Blog — June 24, 2010 8:56 — 2 Comments
Email is dead… long live email
To many a marketing manager email must feel like the rusty old hammer in the bottom of the toolbox. It’s been around as an option for many years and yet, it feels very long in the tooth when compared to the likes of RSS, Twitter, Facebook and a host of emerging social communication tools. But it still hangs in there.
That’s because email marketing, when done right, is very effective. It’s about gaining the recipient’s permission to maintain a relationship, typically to generate incremental sales. You not only have direct means of sending messages, but can then track what they chose to click on, and see whether they forwarded to others.
Of course, to retain that permission there’s an implicit understanding that you need to provide information worth reading for the subscriber. As studies have shown, once a subscriber leaves the fold they rarely return.
Clearly, offering content which your target audience finds compelling is a critical part of the successful mix of an email strategy, but now new research indicates that many marketers are missing an opportunity to build a much greater level of interest: adding options for subscribers to ‘tell a friend’ or forward a particular story on to a social network such as Twitter or Facebook. In fact many email marketing services, such as Newsweaver, already offer this kind of integration.
“Share this” links in email newsletters can boost click-through rates by 30%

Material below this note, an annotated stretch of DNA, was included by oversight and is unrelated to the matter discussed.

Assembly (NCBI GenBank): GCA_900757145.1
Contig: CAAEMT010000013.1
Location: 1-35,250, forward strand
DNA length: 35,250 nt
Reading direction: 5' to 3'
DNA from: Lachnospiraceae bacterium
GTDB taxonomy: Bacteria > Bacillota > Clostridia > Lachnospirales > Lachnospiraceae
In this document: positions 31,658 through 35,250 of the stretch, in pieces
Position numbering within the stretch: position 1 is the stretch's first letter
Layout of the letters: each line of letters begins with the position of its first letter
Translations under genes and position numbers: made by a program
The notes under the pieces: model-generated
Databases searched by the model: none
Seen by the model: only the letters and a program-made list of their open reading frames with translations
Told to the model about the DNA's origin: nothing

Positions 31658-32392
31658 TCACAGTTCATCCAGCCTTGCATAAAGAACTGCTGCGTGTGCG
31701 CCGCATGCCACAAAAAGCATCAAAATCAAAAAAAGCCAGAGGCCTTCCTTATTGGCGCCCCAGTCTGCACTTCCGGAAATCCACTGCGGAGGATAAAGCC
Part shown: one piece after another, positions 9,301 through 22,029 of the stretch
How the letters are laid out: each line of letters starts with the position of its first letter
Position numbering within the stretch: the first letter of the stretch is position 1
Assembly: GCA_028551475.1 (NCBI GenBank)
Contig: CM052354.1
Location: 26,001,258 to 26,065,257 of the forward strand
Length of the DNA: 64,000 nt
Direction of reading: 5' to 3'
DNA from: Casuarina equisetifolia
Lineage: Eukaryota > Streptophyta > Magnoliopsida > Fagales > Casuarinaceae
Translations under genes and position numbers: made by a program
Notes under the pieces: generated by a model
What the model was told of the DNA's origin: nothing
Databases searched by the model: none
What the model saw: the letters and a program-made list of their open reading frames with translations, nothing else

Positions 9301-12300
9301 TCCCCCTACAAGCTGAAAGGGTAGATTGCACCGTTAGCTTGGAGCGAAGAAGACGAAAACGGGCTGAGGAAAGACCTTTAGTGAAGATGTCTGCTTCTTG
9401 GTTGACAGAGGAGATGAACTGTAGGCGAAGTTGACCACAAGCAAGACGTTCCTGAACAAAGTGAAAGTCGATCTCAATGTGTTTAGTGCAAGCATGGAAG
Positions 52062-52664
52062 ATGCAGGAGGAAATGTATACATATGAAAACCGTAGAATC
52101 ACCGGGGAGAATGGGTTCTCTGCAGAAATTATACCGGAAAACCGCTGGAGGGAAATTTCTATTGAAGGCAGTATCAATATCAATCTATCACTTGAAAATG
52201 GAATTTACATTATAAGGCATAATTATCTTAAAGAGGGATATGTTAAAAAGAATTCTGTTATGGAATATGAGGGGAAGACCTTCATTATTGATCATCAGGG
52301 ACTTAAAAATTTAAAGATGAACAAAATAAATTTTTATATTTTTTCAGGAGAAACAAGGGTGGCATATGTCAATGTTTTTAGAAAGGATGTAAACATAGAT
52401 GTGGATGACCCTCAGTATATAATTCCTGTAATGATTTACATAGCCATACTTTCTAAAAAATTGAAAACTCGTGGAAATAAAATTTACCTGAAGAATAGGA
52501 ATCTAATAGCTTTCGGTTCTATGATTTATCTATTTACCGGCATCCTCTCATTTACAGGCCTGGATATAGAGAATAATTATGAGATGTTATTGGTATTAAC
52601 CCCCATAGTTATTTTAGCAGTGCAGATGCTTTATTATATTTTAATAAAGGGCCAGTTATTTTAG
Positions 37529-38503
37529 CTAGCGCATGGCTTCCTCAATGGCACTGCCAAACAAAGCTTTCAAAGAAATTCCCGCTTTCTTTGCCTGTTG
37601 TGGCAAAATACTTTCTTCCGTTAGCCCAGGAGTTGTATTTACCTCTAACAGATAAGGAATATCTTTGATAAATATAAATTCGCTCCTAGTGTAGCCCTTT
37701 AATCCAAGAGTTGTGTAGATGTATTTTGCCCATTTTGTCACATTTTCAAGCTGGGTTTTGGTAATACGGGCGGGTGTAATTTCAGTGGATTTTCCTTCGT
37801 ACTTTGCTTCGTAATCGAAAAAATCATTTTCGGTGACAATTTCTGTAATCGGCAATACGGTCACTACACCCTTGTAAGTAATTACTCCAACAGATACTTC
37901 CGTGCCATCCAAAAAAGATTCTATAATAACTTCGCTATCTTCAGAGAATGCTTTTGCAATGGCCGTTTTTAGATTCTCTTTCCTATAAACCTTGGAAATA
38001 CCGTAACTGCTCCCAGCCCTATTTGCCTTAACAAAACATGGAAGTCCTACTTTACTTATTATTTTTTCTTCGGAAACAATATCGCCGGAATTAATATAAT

The research comes from a company called GetResponse, which provides its own email marketing solutions. In the study the company analysed around 500 million emails sent by 19,149 of GetResponse’s customers, looking at social media integration and sharing frequency, as well as individual preferences and campaign results. The study tracked emails using Twitter, Facebook, MySpace, LinkedIn, and Digg sharing links. To get the detailed analysis you can read the freely available report, but the nub of the research was that mail messages which include a social media sharing option generate a 30pc higher click-through rate (CTR) than mails without them. Most notably, messages with three or more sharing options generated a 55pc higher CTR.
So the message seems pretty clear. Offering in-your-face links to branded social networks appears to elicit a significant increase in recipient responses to email publication content. It might be something as simple as the immediacy and ease offered by placing links directly against content elements in the email, but it also suggests that there’s far more to successful email campaigns than the open rates. Getting the recipient to open the message is just the beginning of the battle for reader participation. It seems that “share this” links via social networks may not only become a useful way to increase participation, but also a must-have metric of email newsletter success.
And, this being the web, everything is trackable. So if you produce a regular email newsletter but don’t as yet let subscribers share via their favourite social services… why not? You’ve little to lose and possibly a lot to gain.
Do you like to see “share this” on email newsletters? What’s your view on why people want to share?
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